Simple, yet powerful. Simple, and yet it takes a lot to make this happen. In order to create that bridge between surplus and need, MedShare needs hospital partners; we need suppliers and manufacturers; we need thousands of volunteers; and MedShare needs financial support. We need help from you.

In our early days, we recognized that there was nothing unique about the medical surplus in Atlanta, and our Board committed to developing an organization that – when appropriate – could be replicated and expanded into other communities. As Seth mentioned, the New York Tri-State area has more hospitals than any other market in the United States. This need was confirmed as part of a national pro bono expansion study conducted for MedShare by Accenture. So MedShare has developed a world-class, proven model and New York has the largest potential medical surplus in the U.S. that is not being systematically and comprehensively gathered. Any way you look at that equation, it points to the fact that hundreds of thousands of lives can be saved if MedShare joins this New York community and works in partnership with all you and many others.

In fact, even before we have had a chance to set up a facility here, we have been overwhelmed by the support of our tremendous New York Council, led by the extraordinarily committed Sandy Tytel. We were extremely honored to be selected by the North Shore Long Island Jewish Health System, one of the largest nonprofit health systems in the nation, to handle their surplus supply and equipment donations. Already, we have 80 collection sites throughout the system. North Shore LIJ “champions” have been to Atlanta for training, and have taken that knowledge back to train their staff to utilize this program. We recently processed a donation of 400 late model hospital beds from North Shore LIJ. Thanks to the The Coca-Cola Africa Foundation’s sponsorship, 150 of those beds have already been shipped to Accra, Ghana, to benefit needy hospitals there. We have another shipment planned to benefit a series of clinics in Peru scheduled for January. We have also received donations of IV pumps and poles from North Shore and are in the process of handling donations of baby incubators, anesthesia machines, and other useful equipment. Soon, this equipment and supplies will be in the hands of doctors and nurses across Africa and South America and will quite literally allow them to save lives.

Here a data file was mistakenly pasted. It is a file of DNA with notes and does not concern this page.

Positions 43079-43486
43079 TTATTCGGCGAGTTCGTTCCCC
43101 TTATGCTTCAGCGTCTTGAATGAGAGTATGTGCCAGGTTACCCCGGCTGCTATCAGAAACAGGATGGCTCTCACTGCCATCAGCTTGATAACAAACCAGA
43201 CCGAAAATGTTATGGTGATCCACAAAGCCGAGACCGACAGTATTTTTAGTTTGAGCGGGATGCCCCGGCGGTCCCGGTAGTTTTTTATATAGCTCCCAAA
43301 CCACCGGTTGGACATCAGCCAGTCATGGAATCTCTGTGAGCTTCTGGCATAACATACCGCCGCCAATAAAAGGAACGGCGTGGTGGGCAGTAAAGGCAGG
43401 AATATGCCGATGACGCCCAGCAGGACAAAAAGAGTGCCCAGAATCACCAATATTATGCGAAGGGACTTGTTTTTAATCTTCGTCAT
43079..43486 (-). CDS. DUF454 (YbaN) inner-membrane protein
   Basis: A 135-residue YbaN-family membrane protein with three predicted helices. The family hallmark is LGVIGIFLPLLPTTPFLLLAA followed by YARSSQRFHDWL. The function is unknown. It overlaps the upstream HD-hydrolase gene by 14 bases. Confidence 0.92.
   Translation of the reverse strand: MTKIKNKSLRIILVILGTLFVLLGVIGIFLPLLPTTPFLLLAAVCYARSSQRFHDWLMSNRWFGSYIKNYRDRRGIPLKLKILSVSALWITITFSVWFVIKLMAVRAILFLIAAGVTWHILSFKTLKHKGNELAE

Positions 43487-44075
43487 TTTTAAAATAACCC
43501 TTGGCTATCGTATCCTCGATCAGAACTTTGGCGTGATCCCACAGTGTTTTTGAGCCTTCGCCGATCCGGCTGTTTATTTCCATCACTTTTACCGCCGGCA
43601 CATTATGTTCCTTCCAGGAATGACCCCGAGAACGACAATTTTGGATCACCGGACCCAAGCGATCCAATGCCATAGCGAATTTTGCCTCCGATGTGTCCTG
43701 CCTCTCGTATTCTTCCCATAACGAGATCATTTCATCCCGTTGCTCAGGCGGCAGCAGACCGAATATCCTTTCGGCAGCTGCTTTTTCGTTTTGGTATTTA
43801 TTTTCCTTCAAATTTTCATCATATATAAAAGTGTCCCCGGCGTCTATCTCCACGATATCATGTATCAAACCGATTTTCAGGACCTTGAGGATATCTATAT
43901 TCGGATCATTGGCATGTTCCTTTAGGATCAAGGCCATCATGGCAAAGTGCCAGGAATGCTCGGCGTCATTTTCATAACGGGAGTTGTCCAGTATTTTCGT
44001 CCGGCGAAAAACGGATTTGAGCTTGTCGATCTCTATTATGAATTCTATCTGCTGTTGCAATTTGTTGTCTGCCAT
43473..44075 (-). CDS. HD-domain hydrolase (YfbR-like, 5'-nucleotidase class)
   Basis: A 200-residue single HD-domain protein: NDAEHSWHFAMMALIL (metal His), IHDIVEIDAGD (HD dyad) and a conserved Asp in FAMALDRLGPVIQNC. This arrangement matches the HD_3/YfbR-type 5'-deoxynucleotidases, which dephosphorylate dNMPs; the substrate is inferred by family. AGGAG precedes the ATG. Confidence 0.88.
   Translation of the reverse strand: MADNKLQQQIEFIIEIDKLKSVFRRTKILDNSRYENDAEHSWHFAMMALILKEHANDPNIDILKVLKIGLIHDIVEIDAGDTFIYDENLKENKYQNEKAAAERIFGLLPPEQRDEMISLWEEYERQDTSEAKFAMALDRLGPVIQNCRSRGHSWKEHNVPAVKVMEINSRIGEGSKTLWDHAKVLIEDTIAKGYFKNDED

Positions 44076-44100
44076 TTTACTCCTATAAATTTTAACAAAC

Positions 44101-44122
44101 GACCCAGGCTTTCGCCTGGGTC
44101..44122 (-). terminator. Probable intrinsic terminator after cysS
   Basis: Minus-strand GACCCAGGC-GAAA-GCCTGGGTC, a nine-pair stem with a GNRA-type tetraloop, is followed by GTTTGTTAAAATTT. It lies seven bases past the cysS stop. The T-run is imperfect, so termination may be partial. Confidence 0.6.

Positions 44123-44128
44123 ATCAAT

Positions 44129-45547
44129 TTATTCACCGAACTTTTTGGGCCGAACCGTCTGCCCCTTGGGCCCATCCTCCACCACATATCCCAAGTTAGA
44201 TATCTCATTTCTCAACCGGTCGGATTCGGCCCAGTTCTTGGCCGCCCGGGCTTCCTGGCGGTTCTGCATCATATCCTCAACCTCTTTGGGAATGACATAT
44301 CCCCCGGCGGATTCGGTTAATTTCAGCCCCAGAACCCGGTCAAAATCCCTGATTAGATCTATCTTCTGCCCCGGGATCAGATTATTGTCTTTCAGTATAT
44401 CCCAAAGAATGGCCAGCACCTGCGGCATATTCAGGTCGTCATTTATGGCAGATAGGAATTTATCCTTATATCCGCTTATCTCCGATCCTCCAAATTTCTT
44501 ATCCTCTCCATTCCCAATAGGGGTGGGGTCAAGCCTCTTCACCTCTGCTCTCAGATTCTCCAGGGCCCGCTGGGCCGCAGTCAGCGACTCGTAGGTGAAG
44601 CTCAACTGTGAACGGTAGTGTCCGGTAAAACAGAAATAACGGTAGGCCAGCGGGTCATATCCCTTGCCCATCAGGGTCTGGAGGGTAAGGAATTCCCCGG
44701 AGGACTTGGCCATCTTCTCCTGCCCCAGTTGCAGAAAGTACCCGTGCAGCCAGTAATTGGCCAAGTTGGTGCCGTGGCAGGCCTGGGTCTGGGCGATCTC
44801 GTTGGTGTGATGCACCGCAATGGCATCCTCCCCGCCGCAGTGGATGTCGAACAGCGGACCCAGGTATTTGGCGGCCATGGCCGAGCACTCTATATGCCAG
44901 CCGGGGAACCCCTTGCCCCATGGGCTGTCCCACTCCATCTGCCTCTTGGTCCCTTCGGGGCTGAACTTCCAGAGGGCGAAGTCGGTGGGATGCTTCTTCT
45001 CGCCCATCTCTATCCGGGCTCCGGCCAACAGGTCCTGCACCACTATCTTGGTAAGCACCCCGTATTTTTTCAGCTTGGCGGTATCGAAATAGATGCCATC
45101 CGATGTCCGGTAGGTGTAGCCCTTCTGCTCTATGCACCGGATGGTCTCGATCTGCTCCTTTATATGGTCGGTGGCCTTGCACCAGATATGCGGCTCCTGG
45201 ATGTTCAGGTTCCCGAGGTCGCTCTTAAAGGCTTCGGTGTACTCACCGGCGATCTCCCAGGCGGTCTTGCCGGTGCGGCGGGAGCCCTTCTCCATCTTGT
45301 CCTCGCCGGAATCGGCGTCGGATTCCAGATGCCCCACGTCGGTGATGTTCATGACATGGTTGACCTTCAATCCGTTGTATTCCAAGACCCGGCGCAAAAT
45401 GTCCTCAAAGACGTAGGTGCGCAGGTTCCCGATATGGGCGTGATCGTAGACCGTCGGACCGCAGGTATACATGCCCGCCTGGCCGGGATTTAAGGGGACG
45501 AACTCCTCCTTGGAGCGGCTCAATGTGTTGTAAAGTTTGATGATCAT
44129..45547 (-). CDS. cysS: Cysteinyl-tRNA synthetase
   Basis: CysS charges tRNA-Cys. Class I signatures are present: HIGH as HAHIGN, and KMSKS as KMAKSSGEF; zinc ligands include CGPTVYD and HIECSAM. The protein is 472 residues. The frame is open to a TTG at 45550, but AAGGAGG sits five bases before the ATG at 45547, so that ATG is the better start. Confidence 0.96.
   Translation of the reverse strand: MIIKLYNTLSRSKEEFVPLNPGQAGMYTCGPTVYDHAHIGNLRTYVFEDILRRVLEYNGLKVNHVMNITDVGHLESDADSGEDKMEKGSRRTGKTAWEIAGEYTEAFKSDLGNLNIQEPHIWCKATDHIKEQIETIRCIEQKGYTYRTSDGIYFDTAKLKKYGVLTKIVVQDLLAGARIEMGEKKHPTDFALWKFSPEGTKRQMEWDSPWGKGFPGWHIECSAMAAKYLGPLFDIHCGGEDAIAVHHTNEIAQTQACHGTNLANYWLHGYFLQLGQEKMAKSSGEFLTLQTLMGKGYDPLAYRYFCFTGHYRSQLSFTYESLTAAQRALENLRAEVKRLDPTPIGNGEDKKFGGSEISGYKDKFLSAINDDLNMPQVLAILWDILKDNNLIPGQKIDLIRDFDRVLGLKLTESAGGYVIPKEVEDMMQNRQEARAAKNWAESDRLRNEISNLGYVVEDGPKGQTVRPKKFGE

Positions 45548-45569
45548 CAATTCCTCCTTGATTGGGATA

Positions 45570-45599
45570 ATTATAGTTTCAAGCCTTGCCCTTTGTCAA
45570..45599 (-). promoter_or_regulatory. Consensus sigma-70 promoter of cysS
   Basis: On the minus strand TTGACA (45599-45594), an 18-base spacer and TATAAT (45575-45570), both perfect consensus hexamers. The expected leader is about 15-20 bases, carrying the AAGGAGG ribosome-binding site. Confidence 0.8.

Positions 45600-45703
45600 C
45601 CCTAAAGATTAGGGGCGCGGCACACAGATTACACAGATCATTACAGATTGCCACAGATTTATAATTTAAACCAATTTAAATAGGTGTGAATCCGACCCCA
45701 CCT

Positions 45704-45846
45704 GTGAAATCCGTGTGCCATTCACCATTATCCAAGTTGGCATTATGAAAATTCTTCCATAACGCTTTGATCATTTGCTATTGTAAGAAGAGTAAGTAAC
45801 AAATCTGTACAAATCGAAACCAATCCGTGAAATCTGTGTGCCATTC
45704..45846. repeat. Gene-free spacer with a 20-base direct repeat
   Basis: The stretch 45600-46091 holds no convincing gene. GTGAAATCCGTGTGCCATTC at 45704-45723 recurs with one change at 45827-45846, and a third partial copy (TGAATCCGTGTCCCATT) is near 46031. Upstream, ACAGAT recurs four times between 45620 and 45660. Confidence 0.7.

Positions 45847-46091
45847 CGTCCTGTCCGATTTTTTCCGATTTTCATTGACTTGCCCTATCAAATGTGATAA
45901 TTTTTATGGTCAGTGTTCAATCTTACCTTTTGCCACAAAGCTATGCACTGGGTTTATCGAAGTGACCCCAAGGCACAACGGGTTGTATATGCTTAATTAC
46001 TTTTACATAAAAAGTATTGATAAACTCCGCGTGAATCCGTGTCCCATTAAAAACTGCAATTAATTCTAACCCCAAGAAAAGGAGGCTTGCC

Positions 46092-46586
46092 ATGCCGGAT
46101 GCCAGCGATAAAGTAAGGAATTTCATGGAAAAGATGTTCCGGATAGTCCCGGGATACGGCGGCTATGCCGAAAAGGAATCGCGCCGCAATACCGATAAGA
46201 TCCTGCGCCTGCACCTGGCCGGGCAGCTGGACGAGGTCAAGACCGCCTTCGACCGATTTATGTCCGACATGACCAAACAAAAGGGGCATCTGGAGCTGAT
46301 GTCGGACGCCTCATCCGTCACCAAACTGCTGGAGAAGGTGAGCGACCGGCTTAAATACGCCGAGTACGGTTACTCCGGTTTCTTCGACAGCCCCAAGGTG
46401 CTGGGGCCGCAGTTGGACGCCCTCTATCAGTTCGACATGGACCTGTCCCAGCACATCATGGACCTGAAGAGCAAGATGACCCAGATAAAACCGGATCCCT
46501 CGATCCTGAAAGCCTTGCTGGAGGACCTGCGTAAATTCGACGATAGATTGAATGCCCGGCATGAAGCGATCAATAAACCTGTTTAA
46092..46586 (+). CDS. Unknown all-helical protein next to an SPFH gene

MedShare has worked with Dennis Lynch and Sandy Tytel to send a container to Sunyani, Ghana, to benefit the charity health care facilities operated by the Catholic Church. Our MedShare team has worked with New York Drs. Julius Garvey and Allan Abramson to send a container to Jamaica and we are engaged in a project with North Shore LIJ employees from Sierra Leone to send a container there. With the support of excellent product manufacturers and distributors like Henry Schein, Covidien and Kimberly-Clark, we are able to supplement our recovered supplies with newly manufactured product.

While substantial, these results garnered over the past 6 months barely scratch the surface of MedShare’s potential community impact in New York. As we grow our physical presence in this market and establish a distribution center, we will be able to equip local medical teams, send hundreds of containers of medical supplies, and divert millions of cubic feet of medical surplus from area landfills. We will also create thousands of volunteer and civic engagement opportunities to mobilize the residents of the New York Tri-State Region in meaningful, high impact service. The potential is enormous.

Just like with any new venture in the for-profit world, before we can proceed with this next exciting phase in the New York market, we must attract seed capital and develop the key relationships required to support the MedShare model. We need introductions to hospitals, potential philanthropic donors, and volunteer, religious and civic groups who might want to become involved in MedShare’s mission.

I began my remarks by talking about real, specific stories that members of the MedShare team have experienced over the years. Unfortunately, those stories are not the exception to the norm – rather, the need in developing countries is truly exponential. There are 7 billion people living in the world today and billions of them live in poverty on less than $2 per day. Simply put, this world of ours needs more MedShare. This world – more specifically, mothers in Uganda, children in Haiti and Colombia, families in Niger, and countless others – they need the support of this New York community.